Journal of immunological methods

Use of nuclear antigen-coated red cells in hemolytic plaque assays.

PMID 6338124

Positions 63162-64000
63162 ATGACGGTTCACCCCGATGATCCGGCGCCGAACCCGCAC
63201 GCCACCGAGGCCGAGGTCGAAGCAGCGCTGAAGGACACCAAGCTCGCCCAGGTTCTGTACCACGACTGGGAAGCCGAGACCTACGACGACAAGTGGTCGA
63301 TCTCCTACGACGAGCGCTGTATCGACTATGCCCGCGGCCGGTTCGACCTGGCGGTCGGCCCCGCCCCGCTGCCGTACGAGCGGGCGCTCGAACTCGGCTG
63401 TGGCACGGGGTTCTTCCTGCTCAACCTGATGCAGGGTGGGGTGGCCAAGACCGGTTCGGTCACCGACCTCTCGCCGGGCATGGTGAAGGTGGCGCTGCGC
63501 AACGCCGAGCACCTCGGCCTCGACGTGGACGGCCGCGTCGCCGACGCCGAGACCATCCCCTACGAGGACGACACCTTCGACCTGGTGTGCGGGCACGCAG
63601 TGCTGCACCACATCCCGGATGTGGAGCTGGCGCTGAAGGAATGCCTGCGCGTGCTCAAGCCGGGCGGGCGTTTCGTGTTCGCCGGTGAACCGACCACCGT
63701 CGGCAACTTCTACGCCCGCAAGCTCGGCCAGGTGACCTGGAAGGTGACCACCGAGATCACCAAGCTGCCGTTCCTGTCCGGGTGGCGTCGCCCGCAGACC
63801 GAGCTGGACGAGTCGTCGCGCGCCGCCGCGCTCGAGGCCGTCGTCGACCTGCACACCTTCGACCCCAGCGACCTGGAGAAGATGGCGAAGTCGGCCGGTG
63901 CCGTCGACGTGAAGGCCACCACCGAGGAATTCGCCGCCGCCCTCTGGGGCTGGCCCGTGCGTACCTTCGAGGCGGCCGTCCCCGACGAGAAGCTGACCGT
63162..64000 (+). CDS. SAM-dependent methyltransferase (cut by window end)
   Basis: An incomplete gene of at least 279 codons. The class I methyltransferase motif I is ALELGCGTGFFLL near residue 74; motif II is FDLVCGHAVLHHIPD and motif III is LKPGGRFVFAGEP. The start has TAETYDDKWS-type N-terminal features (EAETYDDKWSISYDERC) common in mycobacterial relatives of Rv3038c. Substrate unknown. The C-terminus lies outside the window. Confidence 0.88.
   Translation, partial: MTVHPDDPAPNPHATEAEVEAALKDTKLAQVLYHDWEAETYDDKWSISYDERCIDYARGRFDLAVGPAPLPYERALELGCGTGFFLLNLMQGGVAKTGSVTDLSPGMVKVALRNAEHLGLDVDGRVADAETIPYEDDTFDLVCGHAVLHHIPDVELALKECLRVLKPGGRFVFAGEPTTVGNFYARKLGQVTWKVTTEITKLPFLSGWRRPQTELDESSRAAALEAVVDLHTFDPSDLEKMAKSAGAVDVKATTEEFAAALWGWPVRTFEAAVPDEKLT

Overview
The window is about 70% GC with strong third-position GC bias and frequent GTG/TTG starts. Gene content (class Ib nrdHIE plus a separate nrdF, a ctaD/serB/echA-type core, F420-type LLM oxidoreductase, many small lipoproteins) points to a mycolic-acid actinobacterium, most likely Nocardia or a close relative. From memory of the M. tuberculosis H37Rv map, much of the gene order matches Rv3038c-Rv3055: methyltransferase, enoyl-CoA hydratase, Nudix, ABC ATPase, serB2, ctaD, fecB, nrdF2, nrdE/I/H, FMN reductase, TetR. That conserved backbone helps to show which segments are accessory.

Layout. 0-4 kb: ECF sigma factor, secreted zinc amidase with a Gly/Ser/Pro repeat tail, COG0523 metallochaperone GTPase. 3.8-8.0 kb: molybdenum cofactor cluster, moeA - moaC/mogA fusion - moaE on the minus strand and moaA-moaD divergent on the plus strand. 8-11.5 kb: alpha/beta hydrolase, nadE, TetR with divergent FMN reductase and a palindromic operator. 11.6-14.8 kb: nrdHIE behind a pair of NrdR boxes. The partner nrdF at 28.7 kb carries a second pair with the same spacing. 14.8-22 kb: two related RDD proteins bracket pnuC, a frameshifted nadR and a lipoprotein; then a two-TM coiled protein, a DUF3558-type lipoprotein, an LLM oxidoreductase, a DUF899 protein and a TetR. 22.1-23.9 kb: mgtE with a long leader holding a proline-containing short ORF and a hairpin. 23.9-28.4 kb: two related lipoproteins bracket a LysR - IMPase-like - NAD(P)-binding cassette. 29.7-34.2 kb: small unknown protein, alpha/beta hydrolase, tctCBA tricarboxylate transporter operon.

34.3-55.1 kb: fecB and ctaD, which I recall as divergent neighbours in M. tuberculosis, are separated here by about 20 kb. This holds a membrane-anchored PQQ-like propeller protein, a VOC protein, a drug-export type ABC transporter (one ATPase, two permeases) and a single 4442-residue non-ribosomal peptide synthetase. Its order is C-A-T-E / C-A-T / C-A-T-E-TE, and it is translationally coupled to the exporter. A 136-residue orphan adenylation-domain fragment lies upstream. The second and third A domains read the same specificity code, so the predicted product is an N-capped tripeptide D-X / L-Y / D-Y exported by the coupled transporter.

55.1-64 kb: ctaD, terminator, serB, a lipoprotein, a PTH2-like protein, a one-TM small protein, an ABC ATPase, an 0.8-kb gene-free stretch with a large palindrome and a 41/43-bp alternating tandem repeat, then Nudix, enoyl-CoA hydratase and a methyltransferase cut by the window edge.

By studying antinuclear antibody production at the cellular level, we can better understand the problems of immunoregulation in individuals with systemic lupus erythematosus. To date, the use of hemolytic plaque assays to detect B cells secreting antinuclear antibodies has been hampered by an inability to achieve reliable coating of red cells by nuclear antigens. Because the chromic chloride technique has proved ineffective for coupling nucleic acids and/or nuclear antigens to sheep red blood cells (SRBC) in our laboratory, we have developed a method of coupling SS DNA, DS DNA, poly(I).poly(C), Sm, and ENA to red cells pretreated with 1-ethyl-3-(3-dimethylaminopropyl)carbodiimide (ECDI) and poly(L-lysine) (PLL). Coated red cells were agglutinated by specific antisera and not by normal sera and were then used in hemolytic plaque assays to detect antinuclear plaque-forming cells (PFC) in spleens from various strains of mice with lupus-like syndromes. PFC specific for SS DNA, DS DNA, poly(I).poly(C), Sm, and ENA were found in MRL/lpr and NZB x W mice, and the number of anti-SS DNA and anti-DS DNA PFC correlated with the age of the animals. Indirect (IgG) PFC specific for nuclear antigens increased dramatically in female NZB x W mice between 11 and 13 months, a time when more than 50% of the animals usually die. Preliminary studies have shown that PFC specific for nuclear antigens can be detected in peripheral blood from patients with lupus erythematosus. Pretreatment of sheep red cells with ECDI and PLL thus allowed the coupling of selected nuclear antigens to these cells and provided the first demonstration of IgM and IgG PFC specific for a variety of nuclear antigens.